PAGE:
It can be a good idea to talk to a friend or family member, often they can see warning signs that you may have overlooked.

Well done...that’s a correct answer

If the person has excuses for not meeting you in person or on a video call (where you can clearly see them on video), cut contact. 

If you feel uneasy or unsure about any requests from an online friend or partner, or your relationship with them, talk to a trusted family member or friend. 


You may be caught up in a romance scam. Never send money or gifts to someone you haven’t met in person.  It’s okay to take your time and be cautious if you receive a request to send money to someone you have met online.

Case 4. Receiving texts from delivery companies

Be on the lookout for fake texts from delivery companies. Suspects are stealing personal information and bank details by asking people to click on links to provide more information to arrange fake deliveries, confirm pickups or pay fees on parcels. 

How can you avoid a parcel delivery scam? (select all that apply)

Well done...that’s a correct answer

It’s better to type in a company URL from scratch rather than click through from a link. 

Remember to use the tracking number that you were provided at the time of purchase, not the one from the text.


Avoid messaging or calling back numbers you don’t recognise. Stay vigilant when anyone contacts you out of the blue with unusual or urgent requests. Use trusted phone numbers instead (for example phone numbers listed on the company’s website).

Well done...that’s a correct answer

These types of scams are usually an attempt to gain personal or banking information. Be on the lookout for texts or emails about parcel deliveries that may request you take further action. 

Case 5. Investment deals

We’ve received multiple reports of investment scams targeting Kiwis. Suspects are making unsolicited contact with time-limited deals that promise impressive returns. 

What should you do if you’re contacted about an investment, or find one online, that seems too good to be true?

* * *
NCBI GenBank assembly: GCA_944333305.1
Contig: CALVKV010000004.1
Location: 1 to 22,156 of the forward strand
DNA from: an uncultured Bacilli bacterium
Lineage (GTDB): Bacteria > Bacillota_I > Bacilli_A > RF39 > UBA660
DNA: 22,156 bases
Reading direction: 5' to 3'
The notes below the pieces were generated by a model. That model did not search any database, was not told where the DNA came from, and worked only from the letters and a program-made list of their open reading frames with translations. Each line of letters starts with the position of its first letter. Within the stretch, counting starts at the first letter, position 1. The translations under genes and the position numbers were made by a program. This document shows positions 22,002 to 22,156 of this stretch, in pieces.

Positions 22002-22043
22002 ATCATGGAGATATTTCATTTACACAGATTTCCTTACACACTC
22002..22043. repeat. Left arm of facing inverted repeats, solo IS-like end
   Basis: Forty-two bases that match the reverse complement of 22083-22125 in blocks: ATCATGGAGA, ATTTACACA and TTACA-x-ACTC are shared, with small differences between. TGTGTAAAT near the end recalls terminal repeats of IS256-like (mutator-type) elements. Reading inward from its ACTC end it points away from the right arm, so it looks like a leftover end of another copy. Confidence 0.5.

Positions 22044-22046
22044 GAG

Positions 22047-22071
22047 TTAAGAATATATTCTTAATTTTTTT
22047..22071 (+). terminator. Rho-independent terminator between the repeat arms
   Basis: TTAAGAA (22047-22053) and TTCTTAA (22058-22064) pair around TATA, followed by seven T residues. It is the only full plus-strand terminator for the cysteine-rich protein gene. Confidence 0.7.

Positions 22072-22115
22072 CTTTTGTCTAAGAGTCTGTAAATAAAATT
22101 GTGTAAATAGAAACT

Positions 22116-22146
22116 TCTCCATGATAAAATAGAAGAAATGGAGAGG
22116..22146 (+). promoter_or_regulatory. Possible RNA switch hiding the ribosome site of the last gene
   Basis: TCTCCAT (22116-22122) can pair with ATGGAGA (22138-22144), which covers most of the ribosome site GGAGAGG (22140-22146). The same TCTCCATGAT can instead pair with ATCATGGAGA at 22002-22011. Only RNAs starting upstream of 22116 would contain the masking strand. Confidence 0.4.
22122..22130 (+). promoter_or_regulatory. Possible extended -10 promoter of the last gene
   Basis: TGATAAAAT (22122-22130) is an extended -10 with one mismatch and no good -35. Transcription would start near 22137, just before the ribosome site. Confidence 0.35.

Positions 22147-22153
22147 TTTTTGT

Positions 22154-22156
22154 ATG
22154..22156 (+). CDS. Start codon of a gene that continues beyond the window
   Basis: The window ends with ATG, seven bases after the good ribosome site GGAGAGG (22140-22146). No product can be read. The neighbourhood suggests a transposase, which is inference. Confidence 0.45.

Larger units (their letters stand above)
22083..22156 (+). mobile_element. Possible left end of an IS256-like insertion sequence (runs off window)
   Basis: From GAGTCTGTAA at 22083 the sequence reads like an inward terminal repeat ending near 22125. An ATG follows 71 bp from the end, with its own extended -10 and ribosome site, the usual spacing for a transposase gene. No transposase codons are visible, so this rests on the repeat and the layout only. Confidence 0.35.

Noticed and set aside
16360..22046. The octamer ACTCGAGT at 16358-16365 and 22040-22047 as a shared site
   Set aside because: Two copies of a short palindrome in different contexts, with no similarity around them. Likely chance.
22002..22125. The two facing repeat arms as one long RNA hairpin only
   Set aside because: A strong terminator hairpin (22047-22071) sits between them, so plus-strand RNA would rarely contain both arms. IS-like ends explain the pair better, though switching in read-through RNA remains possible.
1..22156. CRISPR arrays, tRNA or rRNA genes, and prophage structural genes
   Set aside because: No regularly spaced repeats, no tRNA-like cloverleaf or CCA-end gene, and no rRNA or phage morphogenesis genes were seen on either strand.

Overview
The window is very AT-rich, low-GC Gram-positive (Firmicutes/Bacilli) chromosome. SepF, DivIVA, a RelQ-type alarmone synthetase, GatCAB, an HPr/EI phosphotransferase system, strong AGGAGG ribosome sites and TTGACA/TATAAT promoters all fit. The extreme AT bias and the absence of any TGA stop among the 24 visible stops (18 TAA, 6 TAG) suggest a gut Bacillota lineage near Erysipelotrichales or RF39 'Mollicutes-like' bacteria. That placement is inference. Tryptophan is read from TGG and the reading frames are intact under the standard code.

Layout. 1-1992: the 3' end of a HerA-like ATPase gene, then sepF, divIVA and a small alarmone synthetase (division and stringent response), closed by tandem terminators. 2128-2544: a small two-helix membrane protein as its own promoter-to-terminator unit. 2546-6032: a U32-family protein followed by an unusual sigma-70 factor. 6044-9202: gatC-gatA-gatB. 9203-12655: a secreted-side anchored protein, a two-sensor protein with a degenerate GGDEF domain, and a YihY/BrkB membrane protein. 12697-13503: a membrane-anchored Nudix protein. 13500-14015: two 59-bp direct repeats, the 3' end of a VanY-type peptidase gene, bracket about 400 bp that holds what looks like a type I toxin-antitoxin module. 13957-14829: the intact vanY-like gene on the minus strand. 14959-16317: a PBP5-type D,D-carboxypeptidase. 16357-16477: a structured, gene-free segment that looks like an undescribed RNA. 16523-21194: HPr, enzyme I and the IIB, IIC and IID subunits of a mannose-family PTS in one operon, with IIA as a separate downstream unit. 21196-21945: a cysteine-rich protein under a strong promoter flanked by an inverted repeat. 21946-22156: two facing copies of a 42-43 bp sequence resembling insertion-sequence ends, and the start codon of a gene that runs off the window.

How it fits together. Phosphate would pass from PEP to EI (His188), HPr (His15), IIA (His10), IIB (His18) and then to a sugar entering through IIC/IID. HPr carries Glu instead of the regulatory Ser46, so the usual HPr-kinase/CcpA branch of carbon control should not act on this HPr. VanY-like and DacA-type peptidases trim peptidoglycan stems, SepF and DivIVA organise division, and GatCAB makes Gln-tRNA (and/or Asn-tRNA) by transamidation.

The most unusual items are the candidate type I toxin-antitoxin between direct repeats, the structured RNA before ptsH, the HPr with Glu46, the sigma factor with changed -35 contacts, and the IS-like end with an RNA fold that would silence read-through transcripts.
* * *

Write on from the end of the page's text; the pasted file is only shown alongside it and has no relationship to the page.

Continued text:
Scammers sometimes set up investment comparison websites to get your contact details. So even if you have been actively looking for an investment, you should always research the company, the investment opportunity, and the people behind it. 

Look for information from independent sources, including regulatory agencies, financial analysts and reputable news outlets.

Visit the Financial Markets Authority (FMA) website for warnings and alerts on investment scams.

Warnings and alerts – FMA website

Well done… that’s the correct answer

Take your time to thoroughly look into it. Before making any decisions, consult a licensed financial advisor or investment professional. 

It’s usually a red flag when an unexpected phone call, email, text message or social media chats asks you to invest.


Scammers may lure you in with initial returns to gain your trust. Always search up the business or individual to see if they are listed on the Financial Markets Authority (FMA) website. Also look for information from independent sources, including regulatory agencies, financial analysts, and reputable news outlets.

Financial Markets Authority (FMA) website – fma.govt.nz

Case 6. Friends or relatives in trouble

There’s an elaborate ploy where scammers are posing as loved ones in trouble. These ‘loved ones’ are sending messages from new numbers or social media profiles asking for money.

How can you be sure a message is from a friend or relative?


Scammers may create a sense of urgency around a request to distract you from signs that they may not be who they say they are. 

You have the right to take your time to confirm if it really is your loved one.


Stay vigilant when anyone contacts you out of the blue with unusual or urgent requests. You have the right to ask questions to make sure it’s really them.

Well done…that’s the correct answer

Scammers may impersonate loved ones to get you to act under a sense of urgency. You should always try to contact the person on the number you know is theirs or via their social media profile to double check. 

If you can’t get hold of them, then you should check if they know the secret family code word or something only that person would know.

Age Concern digital literacy programme

If you have older whānau who want to be more confident online, contact your nearest Age Concern to enquire about courses to help with your digital skills or phone 0800 652 105.

Protecting yourself from fraud and scams

Important information

CHiPs characters and elements © & ™ Turner Entertainment Co. (s24)